Genomic datasets often consist of large, binary, sparse data matrices. In such a dataset, one is often interested in finding contiguous blocks that (mostly) contain ones. This is a biclustering problem, and while many algorithms have been proposed to deal with gene expression data, only two algorithms have been proposed that specifically deal with binary matrices. None of the gene expression biclustering algorithms can handle the large number of zeros in sparse binary matrices. The two proposed binary algorithms failed to produce meaningful results. In this article, we present a new algorithm that is able to extract biclusters from sparse, binary datasets. A powerful feature is that biclusters with different numbers of rows and columns can be detected, varying from many rows to few columns and few rows to many columns. It allows the user to guide the search towards biclusters of specific dimensions. When applying our algorithm to an input matrix derived from TRANSFAC, we find transcription factors with distinctly dissimilar binding motifs, but a clear set of common targets that are significantly enriched for GO categories.

  17. The Fate of Neutron Star Binary Mergers

    Energy Technology Data Exchange (ETDEWEB)

    Piro, Anthony L. [The Observatories of the Carnegie Institution for Science, 813 Santa Barbara Street, Pasadena, CA 91101 (United States); Giacomazzo, Bruno [Physics Department, University of Trento, via Sommarive 14, I-38123 Trento (Italy); Perna, Rosalba, E-mail: piro@carnegiescience.edu [Department of Physics and Astronomy, Stony Brook University, Stony Brook, NY 11794 (United States)

    2017-08-01

    Following merger, a neutron star (NS) binary can produce roughly one of three different outcomes: (1) a stable NS, (2) a black hole (BH), or (3) a supramassive, rotationally supported NS, which then collapses to a BH following angular momentum losses. Which of these fates occur and in what proportion has important implications for the electromagnetic transient associated with the mergers and the expected gravitational wave (GW) signatures, which in turn depend on the high density equation of state (EOS). Here we combine relativistic calculations of NS masses using realistic EOSs with Monte Carlo population synthesis based on the mass distribution of NS binaries in our Galaxy to predict the distribution of fates expected. For many EOSs, a significant fraction of the remnants are NSs or supramassive NSs. This lends support to scenarios in which a quickly spinning, highly magnetized NS may be powering an electromagnetic transient. This also indicates that it will be important for future GW observatories to focus on high frequencies to study the post-merger GW emission. Even in cases where individual GW events are too low in signal to noise to study the post merger signature in detail, the statistics of how many mergers produce NSs versus BHs can be compared with our work to constrain the EOS. To match short gamma-ray-burst (SGRB) X-ray afterglow statistics, we find that the stiffest EOSs are ruled out. Furthermore, many popular EOSs require a significant fraction of ∼60%–70% of SGRBs to be from NS–BH mergers rather than just binary NSs.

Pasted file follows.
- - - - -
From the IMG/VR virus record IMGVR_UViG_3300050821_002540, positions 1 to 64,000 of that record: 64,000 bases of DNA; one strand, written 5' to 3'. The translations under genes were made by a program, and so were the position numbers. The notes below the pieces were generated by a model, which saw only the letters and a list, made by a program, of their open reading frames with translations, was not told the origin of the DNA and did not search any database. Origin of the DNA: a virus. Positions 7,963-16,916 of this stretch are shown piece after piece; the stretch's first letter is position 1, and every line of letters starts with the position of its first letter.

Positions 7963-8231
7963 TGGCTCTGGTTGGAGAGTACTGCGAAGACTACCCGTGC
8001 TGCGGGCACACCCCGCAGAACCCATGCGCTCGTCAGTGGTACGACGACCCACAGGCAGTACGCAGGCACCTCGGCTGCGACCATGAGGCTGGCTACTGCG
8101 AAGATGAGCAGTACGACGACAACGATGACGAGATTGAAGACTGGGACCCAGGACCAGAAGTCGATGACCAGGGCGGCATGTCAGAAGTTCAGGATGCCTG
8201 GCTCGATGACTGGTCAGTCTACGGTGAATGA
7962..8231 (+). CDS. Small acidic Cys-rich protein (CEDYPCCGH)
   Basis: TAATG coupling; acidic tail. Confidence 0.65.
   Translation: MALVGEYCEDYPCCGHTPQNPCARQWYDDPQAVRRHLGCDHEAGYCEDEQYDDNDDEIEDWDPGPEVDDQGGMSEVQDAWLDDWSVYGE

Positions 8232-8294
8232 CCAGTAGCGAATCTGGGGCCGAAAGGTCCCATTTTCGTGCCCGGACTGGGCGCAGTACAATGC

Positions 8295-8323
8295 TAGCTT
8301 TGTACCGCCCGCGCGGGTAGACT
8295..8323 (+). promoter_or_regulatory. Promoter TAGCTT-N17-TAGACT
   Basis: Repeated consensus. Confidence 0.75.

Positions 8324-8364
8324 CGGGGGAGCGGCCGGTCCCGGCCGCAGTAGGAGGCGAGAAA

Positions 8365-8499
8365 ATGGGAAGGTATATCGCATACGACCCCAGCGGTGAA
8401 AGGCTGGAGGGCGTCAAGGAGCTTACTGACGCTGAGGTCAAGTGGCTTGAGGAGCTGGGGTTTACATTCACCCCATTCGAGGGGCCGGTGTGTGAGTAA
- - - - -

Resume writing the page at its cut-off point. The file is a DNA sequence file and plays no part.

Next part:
18. Binary Classification Method of Social Network Users

    Directory of Open Access Journals (Sweden)

    I. A. Poryadin

    2017-01-01

    Full Text Available The subject of research is a binary classification method of social network users based on the data analysis they have placed. Relevance of the task to gain information about a person by examining the content of his/her pages in social networks is exemplified. The most common approach to its solution is a visual browsing. The order of the regional authority in our country illustrates that its using in school education is needed. The article shows restrictions on the visual browsing of pupil’s pages in social networks as a tool for the teacher and the school psychologist and justifies that a process of social network users’ data analysis should be automated. Explores publications, which describe such data acquisition, processing, and analysis methods and considers their advantages and disadvantages. The article also gives arguments to support a proposal to study the classification method of social network users. One such method is credit scoring, which is used in banks and credit institutions to assess the solvency of clients. Based on the high efficiency of the method there is a proposal for significant expansion of its using in other areas of society. The possibility to use logistic regression as the mathematical apparatus of the proposed method of binary classification has been justified. Such an approach enables taking into account the different types of data extracted from social networks. Among them: the personal user data, information about hobbies, friends, graphic and text information, behaviour characteristics. The article describes a number of existing methods of data transformation that can be applied to solve the problem. An experiment of binary gender-based classification of social network users is described. A logistic model obtained for this example includes multiple logical variables obtained by transforming the user surnames. This experiment confirms the feasibility of the proposed method. Further work is to define a system